There may be no right answer, but your underlying motivation will inform the real estate search parameters.
5. Determine the ideal ownership structure: Depending on how real property is held, an owner may be subject to undue liability and heavy taxation.
Real estate held in a C corporation is subject to double taxation at both the corporate and individual levels when a distribution is made. Whereas real estate held in an individual’s name doesn’t provide the benefit of the corporate veil.
Generally, an LLC is the structure of choice for most real estate owners. It affords legal protection while also minimizing tax exposure - in addition to keeping the real estate and business assets separate.
6. Assemble the right team: Real estate is a team sport - every aspect of a transaction requires an expert. If you're thinking about buying a building, here are a couple of key team members to keep in mind:
- Lender: Likely the most crucial member of your real estate team, a lender can make or break a transaction. They need to be creative, willing to work with you, and obsessive about getting you the best deal possible.
- CPA: Come tax time, you'll want to take advantage of deductible property-related expenses and depreciation/interest tax shields. Your CPA should be able to articulate balance sheet and financial statement implications.
- Attorney: Your real estate attorney must be equipped to guide you through the transaction. But beyond preparing paperwork, an experienced attorney can assist with contract facilitation or help you navigate environmental and title issues.
- Broker: Don’t underestimate someone that can source a quality product. A good broker adds value through their connections with property owners, experience in negotiation, and ability to cultivate off-market opportunities.
7. Consider local regulations: Every city has its own set of rules. And before you buy a building, it's essential to understand what that means for your business.
A property’s zoning dictates an allowable set of uses. That permitted use may or may not accommodate your business's operations. Additionally, depending on the municipality, your ability to upfit the space, modify the building, or develop the site in the future may be restricted.
A working knowledge of local regulations will help in avoiding future heartburn.
8. Consider cash budgeting: Depending on the type of financing you receive, your business may be required to fund a down payment of 10-20% of the purchase price. If the space isn't move-in ready, there would be a capital need for any required upfit.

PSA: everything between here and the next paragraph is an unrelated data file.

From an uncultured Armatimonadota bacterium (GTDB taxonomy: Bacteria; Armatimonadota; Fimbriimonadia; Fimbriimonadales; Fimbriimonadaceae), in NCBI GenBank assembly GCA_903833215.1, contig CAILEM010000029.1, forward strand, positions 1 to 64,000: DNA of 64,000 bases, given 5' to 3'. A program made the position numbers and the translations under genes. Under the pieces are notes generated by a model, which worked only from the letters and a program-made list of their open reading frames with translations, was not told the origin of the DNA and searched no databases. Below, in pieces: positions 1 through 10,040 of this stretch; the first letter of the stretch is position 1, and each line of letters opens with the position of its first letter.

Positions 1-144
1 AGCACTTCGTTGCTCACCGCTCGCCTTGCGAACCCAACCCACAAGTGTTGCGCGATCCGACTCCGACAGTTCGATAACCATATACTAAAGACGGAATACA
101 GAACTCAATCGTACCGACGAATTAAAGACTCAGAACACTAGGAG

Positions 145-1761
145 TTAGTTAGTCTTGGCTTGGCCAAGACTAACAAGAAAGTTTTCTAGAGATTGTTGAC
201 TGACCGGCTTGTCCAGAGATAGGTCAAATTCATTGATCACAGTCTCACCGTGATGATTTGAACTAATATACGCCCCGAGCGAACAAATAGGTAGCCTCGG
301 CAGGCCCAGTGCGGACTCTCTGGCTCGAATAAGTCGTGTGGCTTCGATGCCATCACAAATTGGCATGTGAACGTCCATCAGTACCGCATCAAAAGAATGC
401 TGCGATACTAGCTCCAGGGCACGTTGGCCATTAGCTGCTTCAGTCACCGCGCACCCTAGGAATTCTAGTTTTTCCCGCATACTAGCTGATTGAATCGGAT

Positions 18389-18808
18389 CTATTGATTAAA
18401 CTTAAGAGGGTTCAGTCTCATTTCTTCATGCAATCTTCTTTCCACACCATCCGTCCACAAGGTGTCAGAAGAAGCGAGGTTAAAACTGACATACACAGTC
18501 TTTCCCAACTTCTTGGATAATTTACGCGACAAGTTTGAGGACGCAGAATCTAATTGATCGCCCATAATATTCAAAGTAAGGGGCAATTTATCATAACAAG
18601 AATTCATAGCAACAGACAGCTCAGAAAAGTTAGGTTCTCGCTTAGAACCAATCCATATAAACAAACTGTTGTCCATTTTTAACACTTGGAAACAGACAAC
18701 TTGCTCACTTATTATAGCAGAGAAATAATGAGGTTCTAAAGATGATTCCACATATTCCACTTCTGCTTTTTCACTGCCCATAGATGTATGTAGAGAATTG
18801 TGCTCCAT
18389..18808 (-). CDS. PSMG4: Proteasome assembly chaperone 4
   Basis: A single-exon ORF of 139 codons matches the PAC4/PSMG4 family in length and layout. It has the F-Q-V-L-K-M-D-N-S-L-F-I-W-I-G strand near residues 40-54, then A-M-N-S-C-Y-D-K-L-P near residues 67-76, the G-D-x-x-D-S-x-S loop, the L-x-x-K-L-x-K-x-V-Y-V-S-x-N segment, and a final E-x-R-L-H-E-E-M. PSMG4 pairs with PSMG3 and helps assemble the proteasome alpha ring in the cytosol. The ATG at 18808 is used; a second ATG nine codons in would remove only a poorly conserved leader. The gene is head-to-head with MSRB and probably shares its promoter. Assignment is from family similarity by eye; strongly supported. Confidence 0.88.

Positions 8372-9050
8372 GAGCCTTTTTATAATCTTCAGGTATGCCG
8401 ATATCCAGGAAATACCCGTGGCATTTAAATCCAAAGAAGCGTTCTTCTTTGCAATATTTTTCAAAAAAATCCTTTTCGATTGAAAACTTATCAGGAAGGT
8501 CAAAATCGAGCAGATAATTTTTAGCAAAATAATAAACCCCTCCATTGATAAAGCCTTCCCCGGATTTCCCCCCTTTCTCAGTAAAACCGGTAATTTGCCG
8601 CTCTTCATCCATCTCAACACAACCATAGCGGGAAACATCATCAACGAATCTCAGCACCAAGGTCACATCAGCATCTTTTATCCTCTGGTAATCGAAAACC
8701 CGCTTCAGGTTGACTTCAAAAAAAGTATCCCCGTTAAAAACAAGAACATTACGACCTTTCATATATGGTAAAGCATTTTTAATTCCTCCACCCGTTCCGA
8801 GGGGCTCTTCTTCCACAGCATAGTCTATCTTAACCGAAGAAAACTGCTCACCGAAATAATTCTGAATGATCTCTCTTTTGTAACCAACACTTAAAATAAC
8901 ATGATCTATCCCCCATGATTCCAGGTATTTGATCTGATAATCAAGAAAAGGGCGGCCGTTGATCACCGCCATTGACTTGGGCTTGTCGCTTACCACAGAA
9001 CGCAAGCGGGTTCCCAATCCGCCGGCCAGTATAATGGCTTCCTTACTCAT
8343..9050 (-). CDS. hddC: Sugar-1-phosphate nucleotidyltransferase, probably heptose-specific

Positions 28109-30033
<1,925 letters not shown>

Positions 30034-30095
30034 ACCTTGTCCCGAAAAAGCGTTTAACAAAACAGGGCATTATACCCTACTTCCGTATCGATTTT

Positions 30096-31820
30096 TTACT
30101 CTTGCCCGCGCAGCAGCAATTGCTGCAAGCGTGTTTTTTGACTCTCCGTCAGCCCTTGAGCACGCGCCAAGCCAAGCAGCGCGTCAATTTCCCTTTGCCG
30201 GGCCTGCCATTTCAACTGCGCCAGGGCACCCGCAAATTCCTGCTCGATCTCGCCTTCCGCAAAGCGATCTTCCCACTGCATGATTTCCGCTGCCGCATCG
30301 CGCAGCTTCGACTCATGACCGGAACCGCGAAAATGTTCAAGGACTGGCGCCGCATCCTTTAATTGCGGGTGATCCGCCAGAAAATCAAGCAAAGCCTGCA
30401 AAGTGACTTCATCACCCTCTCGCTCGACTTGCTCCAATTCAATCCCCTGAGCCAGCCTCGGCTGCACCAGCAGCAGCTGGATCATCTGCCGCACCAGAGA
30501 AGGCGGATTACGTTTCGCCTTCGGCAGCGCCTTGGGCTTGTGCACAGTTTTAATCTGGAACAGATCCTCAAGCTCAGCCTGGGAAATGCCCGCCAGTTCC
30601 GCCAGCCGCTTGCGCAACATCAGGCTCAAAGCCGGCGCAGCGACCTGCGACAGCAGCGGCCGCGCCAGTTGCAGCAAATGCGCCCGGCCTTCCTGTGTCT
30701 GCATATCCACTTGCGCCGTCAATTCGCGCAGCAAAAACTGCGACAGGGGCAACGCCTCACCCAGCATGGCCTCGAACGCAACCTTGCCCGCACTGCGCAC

Your business may even require a hyper custom build-out, so buying shell space may make sense. And if you don’t want to saddle your business with another note, this would involve a cash requirement.
9. Be deliberate about finding the right financing: Capitalization matters - and if you’re a small business buying a building to occupy, you need to know your options.
The SBA 504 loan program offers mortgages with smaller down payments, longer amortization periods, and the opportunity to roll construction costs into the note. This affords flexibility, but at a price. SBA financing is capped and customarily takes longer to secure than a traditional mortgage, which may be a drawback.
A conventional mortgage offers the benefit of speed, but the terms may not be as favorable.
Stay tuned, as I’ll dive a little deeper into the topic of capitalization at a later date.
10. Consider the property condition: No different from buying a house, the age and condition of a property matter. Real estate is prone to functional and physical obsolescence, and if it hasn't been adequately maintained, it can become a serious drain on liquidity.
Older properties will typically carry deferred maintenance, while newer buildings and higher-end space will cost more per square foot. As a small business owner, you should understand the timing of your cash flow needs and decide what type of space may be better for your business.
Where Does a Real Estate Advisor Fit In?
As a business owner, you're used to doing more with less. And when faced with shrinking budgets and an uncertain economic future, cash conservation and the timing of cash flows become significant considerations.
In some cases, there is no “right” answer to the question of whether ownership makes sense for a small business. But these 10 tips for buying commercial real estate provide a roadmap to begin helping you answer that question.
If you have any questions or would like to sit down and strategize regarding your business’s needs, give me a call.